The courts are also making positive noises. In the face of campaigns by government officials, religious conservatives and businesses to clamp down on speech, some judges have ruled in favour of human rights protections — from the acquittal of Monica for her dermatological troubles to a recent high-profile acquittal in a blasphemy prosecution.
What this means is that unlike in countries where the decks are stacked, with the legislature, judiciary and press co-opted by authoritarian powers, all is not lost in Indonesia. Civil society has proven that it can mobilise and that institutional levers can be pulled.
But this upcoming period will be crucial. Buffeted by competing winds, the Indonesian government will decide whether to move forward with the current version of the new criminal code. Actors at the local level, like police and prosecutors, will decide whether to enforce — or not enforce — rights-positive guidelines and laws.
The judiciary will consider cases with wide-ranging consequences for press freedom and freedom of speech, like that of Muhammad Asrul. And even if the criminal code is passed, it awaits a barrage of constitutional challenges, putting the judiciary in the spotlight.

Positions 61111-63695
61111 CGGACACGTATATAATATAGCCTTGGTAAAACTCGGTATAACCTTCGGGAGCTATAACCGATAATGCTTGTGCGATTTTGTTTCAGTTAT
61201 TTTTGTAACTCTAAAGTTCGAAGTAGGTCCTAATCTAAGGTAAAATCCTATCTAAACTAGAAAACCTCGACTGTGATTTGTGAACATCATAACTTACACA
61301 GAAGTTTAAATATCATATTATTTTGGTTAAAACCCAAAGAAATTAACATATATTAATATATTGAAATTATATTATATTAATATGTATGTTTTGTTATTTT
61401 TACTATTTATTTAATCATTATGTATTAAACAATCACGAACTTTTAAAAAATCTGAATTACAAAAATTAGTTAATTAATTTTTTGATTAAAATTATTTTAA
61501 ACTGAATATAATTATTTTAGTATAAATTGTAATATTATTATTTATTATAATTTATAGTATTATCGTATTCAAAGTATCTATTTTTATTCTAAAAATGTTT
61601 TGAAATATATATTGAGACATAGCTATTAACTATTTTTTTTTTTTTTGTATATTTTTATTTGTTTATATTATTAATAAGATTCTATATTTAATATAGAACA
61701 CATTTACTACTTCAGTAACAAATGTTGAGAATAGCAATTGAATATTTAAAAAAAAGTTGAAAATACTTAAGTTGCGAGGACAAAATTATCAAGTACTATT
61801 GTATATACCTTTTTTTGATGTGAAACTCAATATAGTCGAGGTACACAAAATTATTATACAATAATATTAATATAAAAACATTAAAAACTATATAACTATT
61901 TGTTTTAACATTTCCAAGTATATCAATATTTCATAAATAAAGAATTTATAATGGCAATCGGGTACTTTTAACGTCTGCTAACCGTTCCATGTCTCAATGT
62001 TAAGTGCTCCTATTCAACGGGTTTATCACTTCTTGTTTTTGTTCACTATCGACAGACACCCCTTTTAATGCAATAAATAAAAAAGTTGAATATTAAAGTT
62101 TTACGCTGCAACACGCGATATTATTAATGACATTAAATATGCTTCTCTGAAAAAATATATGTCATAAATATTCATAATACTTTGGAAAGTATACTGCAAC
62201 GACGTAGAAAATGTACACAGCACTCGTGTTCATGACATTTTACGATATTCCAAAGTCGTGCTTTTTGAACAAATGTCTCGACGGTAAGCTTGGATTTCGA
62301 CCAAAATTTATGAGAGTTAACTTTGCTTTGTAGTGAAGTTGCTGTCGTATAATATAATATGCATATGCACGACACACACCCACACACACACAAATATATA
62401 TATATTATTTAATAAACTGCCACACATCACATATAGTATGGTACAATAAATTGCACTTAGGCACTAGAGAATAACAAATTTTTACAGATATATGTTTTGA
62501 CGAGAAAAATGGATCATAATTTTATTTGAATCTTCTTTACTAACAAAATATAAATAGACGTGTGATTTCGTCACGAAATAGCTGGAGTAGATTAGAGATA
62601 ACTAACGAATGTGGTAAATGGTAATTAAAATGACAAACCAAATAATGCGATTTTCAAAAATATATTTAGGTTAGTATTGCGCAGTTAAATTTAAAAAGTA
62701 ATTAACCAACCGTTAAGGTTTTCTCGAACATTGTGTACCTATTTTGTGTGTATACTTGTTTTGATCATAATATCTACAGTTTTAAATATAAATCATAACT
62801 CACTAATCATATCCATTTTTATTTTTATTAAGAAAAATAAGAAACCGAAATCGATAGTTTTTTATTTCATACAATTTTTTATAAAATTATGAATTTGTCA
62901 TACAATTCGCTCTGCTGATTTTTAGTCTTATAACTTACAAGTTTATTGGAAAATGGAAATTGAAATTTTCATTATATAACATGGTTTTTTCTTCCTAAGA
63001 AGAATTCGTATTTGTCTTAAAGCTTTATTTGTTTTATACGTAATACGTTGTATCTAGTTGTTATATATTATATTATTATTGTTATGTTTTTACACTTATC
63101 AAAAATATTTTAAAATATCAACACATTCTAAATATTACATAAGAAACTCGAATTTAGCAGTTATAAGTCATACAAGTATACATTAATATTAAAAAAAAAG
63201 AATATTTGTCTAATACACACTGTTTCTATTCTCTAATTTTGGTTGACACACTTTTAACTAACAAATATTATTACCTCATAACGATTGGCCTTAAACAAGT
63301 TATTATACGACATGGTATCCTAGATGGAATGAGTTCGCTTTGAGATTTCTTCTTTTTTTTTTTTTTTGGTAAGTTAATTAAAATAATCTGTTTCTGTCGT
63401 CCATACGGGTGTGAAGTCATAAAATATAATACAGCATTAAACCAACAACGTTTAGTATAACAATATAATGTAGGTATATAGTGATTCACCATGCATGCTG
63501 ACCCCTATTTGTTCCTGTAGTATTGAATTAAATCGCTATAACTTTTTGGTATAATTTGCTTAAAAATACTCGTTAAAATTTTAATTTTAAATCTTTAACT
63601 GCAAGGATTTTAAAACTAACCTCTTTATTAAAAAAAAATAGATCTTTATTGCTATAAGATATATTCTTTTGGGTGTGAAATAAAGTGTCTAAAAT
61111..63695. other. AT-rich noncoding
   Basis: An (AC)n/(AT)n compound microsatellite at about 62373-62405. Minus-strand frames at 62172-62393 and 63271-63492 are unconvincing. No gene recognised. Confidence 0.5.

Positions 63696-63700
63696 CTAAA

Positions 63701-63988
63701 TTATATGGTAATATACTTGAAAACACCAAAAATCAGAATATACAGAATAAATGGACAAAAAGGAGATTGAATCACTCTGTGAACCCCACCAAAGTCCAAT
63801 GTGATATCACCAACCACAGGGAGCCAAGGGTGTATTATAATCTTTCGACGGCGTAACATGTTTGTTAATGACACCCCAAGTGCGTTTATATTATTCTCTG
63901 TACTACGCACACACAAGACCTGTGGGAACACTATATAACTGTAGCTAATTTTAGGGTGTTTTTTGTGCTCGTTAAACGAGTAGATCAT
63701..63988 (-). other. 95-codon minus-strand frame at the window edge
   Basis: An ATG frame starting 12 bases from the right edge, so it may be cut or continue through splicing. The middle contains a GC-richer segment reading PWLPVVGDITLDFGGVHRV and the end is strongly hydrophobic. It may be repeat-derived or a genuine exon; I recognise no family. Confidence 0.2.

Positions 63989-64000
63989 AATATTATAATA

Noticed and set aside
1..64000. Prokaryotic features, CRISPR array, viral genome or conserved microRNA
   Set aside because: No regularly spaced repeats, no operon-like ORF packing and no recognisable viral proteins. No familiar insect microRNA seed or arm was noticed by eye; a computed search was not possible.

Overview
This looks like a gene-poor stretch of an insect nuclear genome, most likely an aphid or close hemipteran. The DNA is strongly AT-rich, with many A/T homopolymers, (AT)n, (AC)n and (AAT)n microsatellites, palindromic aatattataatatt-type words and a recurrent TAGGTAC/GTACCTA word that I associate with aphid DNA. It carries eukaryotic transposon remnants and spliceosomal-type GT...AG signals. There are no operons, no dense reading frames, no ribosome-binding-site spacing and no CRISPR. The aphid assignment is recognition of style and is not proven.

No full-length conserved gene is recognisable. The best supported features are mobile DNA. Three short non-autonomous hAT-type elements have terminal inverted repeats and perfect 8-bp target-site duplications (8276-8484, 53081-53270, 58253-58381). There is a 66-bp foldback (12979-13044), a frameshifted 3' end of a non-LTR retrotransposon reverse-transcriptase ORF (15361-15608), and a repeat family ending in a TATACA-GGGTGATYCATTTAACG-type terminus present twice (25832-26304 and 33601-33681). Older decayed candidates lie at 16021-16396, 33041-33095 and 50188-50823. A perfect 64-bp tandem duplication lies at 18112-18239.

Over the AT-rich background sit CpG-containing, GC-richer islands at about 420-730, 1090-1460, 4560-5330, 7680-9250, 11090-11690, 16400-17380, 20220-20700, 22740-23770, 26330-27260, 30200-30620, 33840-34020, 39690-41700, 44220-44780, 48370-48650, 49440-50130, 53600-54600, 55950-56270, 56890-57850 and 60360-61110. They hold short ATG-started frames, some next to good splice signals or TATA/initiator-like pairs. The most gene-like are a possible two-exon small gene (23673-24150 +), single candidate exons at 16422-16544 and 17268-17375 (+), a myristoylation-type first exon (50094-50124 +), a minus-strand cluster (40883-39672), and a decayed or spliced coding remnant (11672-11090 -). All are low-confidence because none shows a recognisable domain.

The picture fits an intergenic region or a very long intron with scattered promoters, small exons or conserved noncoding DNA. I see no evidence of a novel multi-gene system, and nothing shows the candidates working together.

Through its TrialWatch initiative, the Clooney Foundation for Justice will continue to monitor these courtroom battles and advocate for those unjustly targeted in criminal prosecutions. With key decisions forthcoming, the fate of Asrul and many others hang in the balance.
Kyle Delbyck is senior programme manager at the Clooney Foundation for Justice’s TrialWatch initiative, where she coordinates trial observations and ensuing advocacy. Grace Hauser, TrialWatch legal fellow at the Clooney Foundation for Justice, contributed to this article. First published by Al Jazeera English, it is republished under a Creative Commons licence.